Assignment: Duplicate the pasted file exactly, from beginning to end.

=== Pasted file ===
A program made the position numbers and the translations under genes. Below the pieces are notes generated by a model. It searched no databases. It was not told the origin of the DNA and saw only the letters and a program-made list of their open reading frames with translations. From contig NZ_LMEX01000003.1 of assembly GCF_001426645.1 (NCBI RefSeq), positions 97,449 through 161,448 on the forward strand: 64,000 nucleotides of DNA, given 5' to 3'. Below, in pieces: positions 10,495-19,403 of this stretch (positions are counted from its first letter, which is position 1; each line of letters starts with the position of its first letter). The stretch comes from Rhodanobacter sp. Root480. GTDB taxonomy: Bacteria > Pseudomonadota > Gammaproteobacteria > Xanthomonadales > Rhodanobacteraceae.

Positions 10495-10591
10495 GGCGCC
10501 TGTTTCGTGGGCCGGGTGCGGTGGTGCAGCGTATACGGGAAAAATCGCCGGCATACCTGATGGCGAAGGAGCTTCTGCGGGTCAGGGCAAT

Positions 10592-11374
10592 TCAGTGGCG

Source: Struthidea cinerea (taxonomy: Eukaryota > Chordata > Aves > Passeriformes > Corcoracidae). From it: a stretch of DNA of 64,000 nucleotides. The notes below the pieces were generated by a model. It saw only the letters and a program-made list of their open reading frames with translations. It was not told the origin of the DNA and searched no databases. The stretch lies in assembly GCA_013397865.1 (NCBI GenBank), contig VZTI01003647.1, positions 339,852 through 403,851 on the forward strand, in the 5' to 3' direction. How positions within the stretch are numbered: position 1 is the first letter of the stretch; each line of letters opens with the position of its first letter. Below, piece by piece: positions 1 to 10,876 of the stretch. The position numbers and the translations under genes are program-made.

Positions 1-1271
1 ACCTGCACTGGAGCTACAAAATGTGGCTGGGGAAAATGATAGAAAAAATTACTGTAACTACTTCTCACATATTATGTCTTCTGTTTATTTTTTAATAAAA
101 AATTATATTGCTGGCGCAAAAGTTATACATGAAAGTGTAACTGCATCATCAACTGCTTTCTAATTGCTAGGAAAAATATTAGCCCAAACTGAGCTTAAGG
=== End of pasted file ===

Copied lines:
A program made the position numbers and the translations under genes. Below the pieces are notes generated by a model. It searched no databases. It was not told the origin of the DNA and saw only the letters and a program-made list of their open reading frames with translations. From contig NZ_LMEX01000003.1 of assembly GCF_001426645.1 (NCBI RefSeq), positions 97,449 through 161,448 on the forward strand: 64,000 nucleotides of DNA, given 5' to 3'. Below, in pieces: positions 10,495-19,403 of this stretch (positions are counted from its first letter, which is position 1; each line of letters starts with the position of its first letter). The stretch comes from Rhodanobacter sp. Root480. GTDB taxonomy: Bacteria > Pseudomonadota > Gammaproteobacteria > Xanthomonadales > Rhodanobacteraceae.

Positions 10495-10591
10495 GGCGCC
10501 TGTTTCGTGGGCCGGGTGCGGTGGTGCAGCGTATACGGGAAAAATCGCCGGCATACCTGATGGCGAAGGAGCTTCTGCGGGTCAGGGCAAT

Positions 10592-11374
10592 TCAGTGGCG

Source: Struthidea cinerea (taxonomy: Eukaryota > Chordata > Aves > Passeriformes > Corcoracidae). From it: a stretch of DNA of 64,000 nucleotides. The notes below the pieces were generated by a model. It saw only the letters and a program-made list of their open reading frames with translations. It was not told the origin of the DNA and searched no databases. The stretch lies in assembly GCA_013397865.1 (NCBI GenBank), contig VZTI01003647.1, positions 339,852 through 403,851 on the forward strand, in the 5' to 3' direction. How positions within the stretch are numbered: position 1 is the first letter of the stretch; each line of letters opens with the position of its first letter. Below, piece by piece: positions 1 to 10,876 of the stretch. The position numbers and the translations under genes are program-made.

Positions 1-1271
1 ACCTGCACTGGAGCTACAAAATGTGGCTGGGGAAAATGATAGAAAAAATTACTGTAACTACTTCTCACATATTATGTCTTCTGTTTATTTTTTAATAAAA
101 AATTATATTGCTGGCGCAAAAGTTATACATGAAAGTGTAACTGCATCATCAACTGCTTTCTAATTGCTAGGAAAAATATTAGCCCAAACTGAGCTTAAGG